Justice for a hero of hidden horrors

February 24, 2006

The vilification of Sir Roy Meadow shames the medical establishment. But his legal victory gives experts hope, argues David Southall

The strident media propaganda against child protection specialists, which has been driven by a group of campaigners consisting of those who have been charged with abusing children and their mischievous advocates, ran into a problem last week. The actions of their main hate figure, Professor Sir Roy Meadow, were examined with fairness and common sense by a High Court Judge, Mr Justice Collins.

As a result, the General Medical Council's finding of serious professional misconduct against Professor Meadow was rescinded and he was reinstated to the medical register. Mr Justice Collins first made it clear that this complaint should not have been brought by the GMC. He proceeded to extend witness immunity from civil claims to disciplinary proceedings. It was not in the public interest that witnesses be prevented from giving evidence by the possibility that those adversely affected might later take proceedings against them, he concluded.

However, lest it be thought that Professor Meadow escaped on a technicality, Mr Justice Collins also deliberated on the substance of the GMC's adverse findings. He found its approach hard to accept and suggested that the view of the Fitness to Practise panel - that Professor Meadow's conduct had been fundamentally incompatible with what is expected by the public from a registered medical practitioner - "approaches the irrational".

Professor Meadow's "mistake" was to have quoted innocently and in good faith, as a small part of his expert medical opinion in a criminal trial over the sudden death of two infants from one family, a statistic published in a government-funded report by a research team that included a medical statistician and a professor of paediatric and perinatal epidemiology.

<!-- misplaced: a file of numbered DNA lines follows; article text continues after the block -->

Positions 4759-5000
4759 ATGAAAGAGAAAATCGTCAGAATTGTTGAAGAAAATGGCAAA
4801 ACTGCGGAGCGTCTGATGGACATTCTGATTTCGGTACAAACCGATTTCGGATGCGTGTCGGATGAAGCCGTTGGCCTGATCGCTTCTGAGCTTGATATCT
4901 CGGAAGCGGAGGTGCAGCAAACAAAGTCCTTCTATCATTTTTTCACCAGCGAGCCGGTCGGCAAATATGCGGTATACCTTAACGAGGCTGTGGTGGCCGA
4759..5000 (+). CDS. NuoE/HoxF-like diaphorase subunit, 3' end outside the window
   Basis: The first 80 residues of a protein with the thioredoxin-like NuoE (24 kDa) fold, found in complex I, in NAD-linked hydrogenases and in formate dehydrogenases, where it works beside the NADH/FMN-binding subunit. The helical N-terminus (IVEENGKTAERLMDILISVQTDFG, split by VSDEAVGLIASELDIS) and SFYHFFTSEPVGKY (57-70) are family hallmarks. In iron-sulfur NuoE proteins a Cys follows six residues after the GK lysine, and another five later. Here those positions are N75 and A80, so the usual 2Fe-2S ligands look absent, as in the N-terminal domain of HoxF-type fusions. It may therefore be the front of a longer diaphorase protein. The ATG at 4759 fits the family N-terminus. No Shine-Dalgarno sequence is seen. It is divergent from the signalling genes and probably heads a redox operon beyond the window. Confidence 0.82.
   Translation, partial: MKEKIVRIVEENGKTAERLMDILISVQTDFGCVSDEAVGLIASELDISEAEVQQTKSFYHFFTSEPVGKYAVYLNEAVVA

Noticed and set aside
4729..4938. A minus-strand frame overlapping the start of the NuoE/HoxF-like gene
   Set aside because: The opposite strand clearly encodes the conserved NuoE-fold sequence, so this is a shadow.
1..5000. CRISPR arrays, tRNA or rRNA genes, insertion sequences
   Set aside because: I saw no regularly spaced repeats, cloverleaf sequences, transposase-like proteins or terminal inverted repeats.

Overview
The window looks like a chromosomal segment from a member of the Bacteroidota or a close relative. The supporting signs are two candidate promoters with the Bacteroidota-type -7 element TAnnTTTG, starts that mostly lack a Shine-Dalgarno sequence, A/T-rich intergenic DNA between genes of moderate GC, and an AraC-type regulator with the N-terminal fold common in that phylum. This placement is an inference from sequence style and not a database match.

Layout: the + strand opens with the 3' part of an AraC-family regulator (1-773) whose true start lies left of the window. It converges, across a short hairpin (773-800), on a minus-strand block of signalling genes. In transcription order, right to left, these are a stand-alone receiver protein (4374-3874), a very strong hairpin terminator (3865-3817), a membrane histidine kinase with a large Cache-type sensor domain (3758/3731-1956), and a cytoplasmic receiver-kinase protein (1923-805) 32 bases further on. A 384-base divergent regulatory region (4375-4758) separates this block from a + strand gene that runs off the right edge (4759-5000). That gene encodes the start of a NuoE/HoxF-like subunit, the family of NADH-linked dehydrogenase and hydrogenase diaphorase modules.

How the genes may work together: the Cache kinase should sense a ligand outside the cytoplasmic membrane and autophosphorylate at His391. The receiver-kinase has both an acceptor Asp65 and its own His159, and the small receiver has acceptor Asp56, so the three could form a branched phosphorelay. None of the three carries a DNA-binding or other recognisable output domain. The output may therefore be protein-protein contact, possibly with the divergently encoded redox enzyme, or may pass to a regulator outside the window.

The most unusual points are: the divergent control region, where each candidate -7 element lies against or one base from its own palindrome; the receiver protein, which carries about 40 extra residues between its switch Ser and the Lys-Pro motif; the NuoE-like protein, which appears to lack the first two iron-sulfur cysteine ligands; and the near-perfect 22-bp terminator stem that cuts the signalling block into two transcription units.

Why did the GMC, which claims that guiding doctors and protecting patients is its raison d'être , attack a man whose work over the years has saved many thousands of children around the world from extreme suffering, permanent brain damage or slow death? One possibility is that its draconian action was an overreaction to public pressure and a perceived need to redress previous failures of regulation. Perhaps, most importantly, the GMC did not understand that children, not their parents, are a paediatrician's patients.

Professor Meadow's role as a doctor with special knowledge developed over 30 years was to protect children by helping to complete the jigsaw puzzle of evidence needed to unravel many cases of child abuse. Of course, he understood that an incorrect diagnosis could damage children by depriving them of their innocent parents, and in this respect his published work and vast experience would minimise the chances of such errors.

Contrary to the ignorant comments of so many newspaper columnists - overnight experts in a field to which their quarry had dedicated a lifetime's study - Professor Meadow had spoken publicly and privately about the inappropriateness of criminal proceedings in cases where parents who ill-treated their children were stressed and unsupported, sometimes as a result of their own abusive childhoods. But in the case of adults committing clear-cut crimes of abuse against children for their own gain he, like most paediatricians, would reluctantly provide expert opinion in criminal proceedings.

Through its misunderstandings of the child protection process, egged on by the massive media campaign, the GMC not only mistreated Professor Meadow, but was at risk of making effective child protection incalculably more difficult to implement. Many professionals on the front line of recognising child abuse and initiating the protection process have become too frightened to act. It was bad enough to have a group of dangerously angry family members waging a dirty war, but to jeopardise the ability to support your own family made it too risky. Mr Justice Collins, by helping to protect such professionals from complaints channelled through official regulators, has done much to support the vital supply of expert opinion and advocacy in cases of suspected child abuse.

Professor Meadow has been one of the bravest advocates for children. In fighting this appeal at a time when he has suffered so much at the hands of the medical establishment, he has again shown himself to be a hero to all those concerned with the often hidden horrors of child abuse. The GMC should hang its head in shame at what it has done to such children and to one of the few people willing to stand up for them.

David Southall is a consultant paediatrician at the University Hospital of North Staffordshire NHS Trust who in 2004 was found guilty of serious professional misconduct by the General Medical Council and prohibited from practising child protection work for three years. He would want all readers of this article to know this. He writes in a personal capacity.

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